I am trying to dual boot Linux Mint with Windows 7. Right now, Windows 7 boots from a small SSD, which has little extra room on it. Is there a way to set up a dual boot where I can put my Linux files on my larger HDD, without completely redoing my drives? For example, could I put the bootloader on the SSD and have it load an OS on the HDD? How would I do this?
Yes (although I haven't used Mint - this answer is based on Fedora and Ubuntu, both of which I've done it with).
During the install you are asked which partitions to install the OS onto, these can be specified on any suitable and connected drive.
As another part of the install (usually after the partitioning choices) you are asked where to install the bootloader.
If you choose to install this on the boot sector of the primary drive (the SSD in your case). Hopefully (and I'm saying hopefully because I don't know how Mint works precisely) your existing Windows OS will be detected and provided as an option in the bootloader along with the Linux install on your second drive.
Word of caution - once you have everything setup on two drives removing or changing either of them will break booting because:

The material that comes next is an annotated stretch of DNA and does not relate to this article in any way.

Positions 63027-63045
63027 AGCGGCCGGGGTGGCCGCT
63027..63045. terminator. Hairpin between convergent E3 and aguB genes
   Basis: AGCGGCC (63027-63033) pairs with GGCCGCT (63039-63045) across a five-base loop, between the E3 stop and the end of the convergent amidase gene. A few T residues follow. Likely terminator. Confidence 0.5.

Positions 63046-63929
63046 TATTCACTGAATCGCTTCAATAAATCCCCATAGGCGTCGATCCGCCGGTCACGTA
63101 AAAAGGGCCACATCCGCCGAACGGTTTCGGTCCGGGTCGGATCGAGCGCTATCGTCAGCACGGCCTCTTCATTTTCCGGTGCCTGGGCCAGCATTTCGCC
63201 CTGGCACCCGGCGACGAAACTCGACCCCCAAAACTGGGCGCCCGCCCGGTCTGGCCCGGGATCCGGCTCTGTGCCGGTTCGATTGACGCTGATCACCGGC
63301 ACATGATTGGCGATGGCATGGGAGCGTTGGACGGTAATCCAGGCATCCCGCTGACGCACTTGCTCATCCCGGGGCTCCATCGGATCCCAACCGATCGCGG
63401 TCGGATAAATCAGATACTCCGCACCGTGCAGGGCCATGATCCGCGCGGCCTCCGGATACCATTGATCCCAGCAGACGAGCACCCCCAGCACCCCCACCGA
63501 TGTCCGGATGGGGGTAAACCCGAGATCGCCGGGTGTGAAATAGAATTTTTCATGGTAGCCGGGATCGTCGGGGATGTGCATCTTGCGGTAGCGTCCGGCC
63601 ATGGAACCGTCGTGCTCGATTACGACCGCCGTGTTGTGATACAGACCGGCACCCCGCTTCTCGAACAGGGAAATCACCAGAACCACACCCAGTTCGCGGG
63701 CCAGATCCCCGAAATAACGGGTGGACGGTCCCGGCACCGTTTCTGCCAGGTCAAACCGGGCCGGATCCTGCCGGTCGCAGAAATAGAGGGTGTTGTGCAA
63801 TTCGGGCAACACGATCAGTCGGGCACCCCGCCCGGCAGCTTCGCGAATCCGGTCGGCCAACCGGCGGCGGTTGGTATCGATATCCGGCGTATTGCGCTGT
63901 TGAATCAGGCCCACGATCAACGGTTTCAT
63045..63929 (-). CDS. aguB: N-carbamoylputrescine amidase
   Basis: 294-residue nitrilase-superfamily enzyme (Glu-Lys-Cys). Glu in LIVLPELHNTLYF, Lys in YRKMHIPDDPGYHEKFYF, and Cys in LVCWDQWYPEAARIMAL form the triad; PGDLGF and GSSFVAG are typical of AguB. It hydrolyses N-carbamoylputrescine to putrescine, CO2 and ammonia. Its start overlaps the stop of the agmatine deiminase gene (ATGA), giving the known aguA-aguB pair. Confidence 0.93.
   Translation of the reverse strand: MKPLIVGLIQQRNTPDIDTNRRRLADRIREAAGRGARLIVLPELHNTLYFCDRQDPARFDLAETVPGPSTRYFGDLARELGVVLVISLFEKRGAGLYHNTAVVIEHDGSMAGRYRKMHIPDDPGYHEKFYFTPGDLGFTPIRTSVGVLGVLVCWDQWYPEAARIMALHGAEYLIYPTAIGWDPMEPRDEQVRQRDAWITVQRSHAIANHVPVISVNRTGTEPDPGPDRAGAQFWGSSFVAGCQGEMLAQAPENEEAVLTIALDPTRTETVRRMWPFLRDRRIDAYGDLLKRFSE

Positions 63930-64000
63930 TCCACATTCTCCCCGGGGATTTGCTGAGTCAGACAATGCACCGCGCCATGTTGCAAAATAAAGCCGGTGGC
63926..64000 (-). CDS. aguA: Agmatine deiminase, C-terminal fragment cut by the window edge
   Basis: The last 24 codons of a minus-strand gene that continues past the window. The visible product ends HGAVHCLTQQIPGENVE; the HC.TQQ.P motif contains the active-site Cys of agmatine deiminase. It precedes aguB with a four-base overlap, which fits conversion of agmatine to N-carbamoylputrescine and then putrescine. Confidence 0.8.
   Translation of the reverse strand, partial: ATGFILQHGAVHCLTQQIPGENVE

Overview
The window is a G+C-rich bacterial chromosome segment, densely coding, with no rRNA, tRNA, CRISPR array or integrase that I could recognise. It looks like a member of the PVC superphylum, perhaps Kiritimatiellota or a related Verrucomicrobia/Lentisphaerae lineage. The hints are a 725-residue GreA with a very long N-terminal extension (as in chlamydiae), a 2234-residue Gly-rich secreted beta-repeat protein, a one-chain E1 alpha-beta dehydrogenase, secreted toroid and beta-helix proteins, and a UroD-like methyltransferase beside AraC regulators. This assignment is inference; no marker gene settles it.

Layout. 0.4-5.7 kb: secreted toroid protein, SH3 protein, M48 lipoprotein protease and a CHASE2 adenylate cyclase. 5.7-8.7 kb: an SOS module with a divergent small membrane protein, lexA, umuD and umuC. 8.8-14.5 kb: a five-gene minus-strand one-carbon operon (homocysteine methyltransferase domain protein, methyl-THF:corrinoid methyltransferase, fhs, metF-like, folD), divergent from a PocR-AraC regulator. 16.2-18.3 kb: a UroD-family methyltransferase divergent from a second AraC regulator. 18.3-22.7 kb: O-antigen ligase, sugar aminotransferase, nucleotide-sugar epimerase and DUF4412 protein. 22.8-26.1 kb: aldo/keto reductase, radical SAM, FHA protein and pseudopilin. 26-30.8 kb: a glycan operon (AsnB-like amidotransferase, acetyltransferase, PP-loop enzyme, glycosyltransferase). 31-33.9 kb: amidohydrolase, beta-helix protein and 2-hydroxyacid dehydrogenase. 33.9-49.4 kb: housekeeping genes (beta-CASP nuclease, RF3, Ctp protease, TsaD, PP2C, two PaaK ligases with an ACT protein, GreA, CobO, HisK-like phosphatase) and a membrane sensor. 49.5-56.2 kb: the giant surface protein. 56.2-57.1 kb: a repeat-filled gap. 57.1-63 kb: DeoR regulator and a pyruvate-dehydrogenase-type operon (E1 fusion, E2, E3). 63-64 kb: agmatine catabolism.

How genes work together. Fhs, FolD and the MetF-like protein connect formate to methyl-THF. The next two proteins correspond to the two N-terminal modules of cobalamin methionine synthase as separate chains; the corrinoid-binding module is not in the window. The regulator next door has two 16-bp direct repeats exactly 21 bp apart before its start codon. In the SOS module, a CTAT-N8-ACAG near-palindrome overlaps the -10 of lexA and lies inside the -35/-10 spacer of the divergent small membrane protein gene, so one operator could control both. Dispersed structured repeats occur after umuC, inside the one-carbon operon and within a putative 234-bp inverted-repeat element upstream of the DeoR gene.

The actual boot config (assuming you're using GRUB x) is stored within the Linux filesystem (in the /boot folder or partition), not on the boot sector itself.
The chose of operating systems in the boot loader (and the config for booting Windows) relies on the correctly numbered drives/partitions.
Check what method is used for booting - if the system is able to use UEFI and Windows is set up to use it, you can add Linux as another option rather easily, because the disk already carries a special EFI partition used for booting. See e.g. tutorials on Linux mint sites: e.g. How to install Linux on UEFI systems where GRUB fail to install? or UEFI Install dual-boot.